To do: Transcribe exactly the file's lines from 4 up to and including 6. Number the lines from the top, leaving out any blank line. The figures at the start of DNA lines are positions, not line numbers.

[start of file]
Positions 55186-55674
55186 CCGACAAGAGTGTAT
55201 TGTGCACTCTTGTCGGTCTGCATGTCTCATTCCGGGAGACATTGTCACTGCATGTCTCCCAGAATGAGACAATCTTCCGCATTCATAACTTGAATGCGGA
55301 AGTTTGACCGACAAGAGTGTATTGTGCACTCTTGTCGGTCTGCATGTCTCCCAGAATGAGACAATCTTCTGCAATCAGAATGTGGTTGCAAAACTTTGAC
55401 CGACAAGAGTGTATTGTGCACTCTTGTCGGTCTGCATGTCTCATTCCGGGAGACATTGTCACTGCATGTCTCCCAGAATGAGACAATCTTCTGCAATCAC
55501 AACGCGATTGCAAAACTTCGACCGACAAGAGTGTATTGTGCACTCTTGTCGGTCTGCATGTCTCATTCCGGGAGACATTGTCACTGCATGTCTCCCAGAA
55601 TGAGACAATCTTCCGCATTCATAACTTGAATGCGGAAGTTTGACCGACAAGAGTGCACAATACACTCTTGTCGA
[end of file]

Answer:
55301 AGTTTGACCGACAAGAGTGTATTGTGCACTCTTGTCGGTCTGCATGTCTCCCAGAATGAGACAATCTTCTGCAATCAGAATGTGGTTGCAAAACTTTGAC
55401 CGACAAGAGTGTATTGTGCACTCTTGTCGGTCTGCATGTCTCATTCCGGGAGACATTGTCACTGCATGTCTCCCAGAATGAGACAATCTTCTGCAATCAC
55501 AACGCGATTGCAAAACTTCGACCGACAAGAGTGTATTGTGCACTCTTGTCGGTCTGCATGTCTCATTCCGGGAGACATTGTCACTGCATGTCTCCCAGAA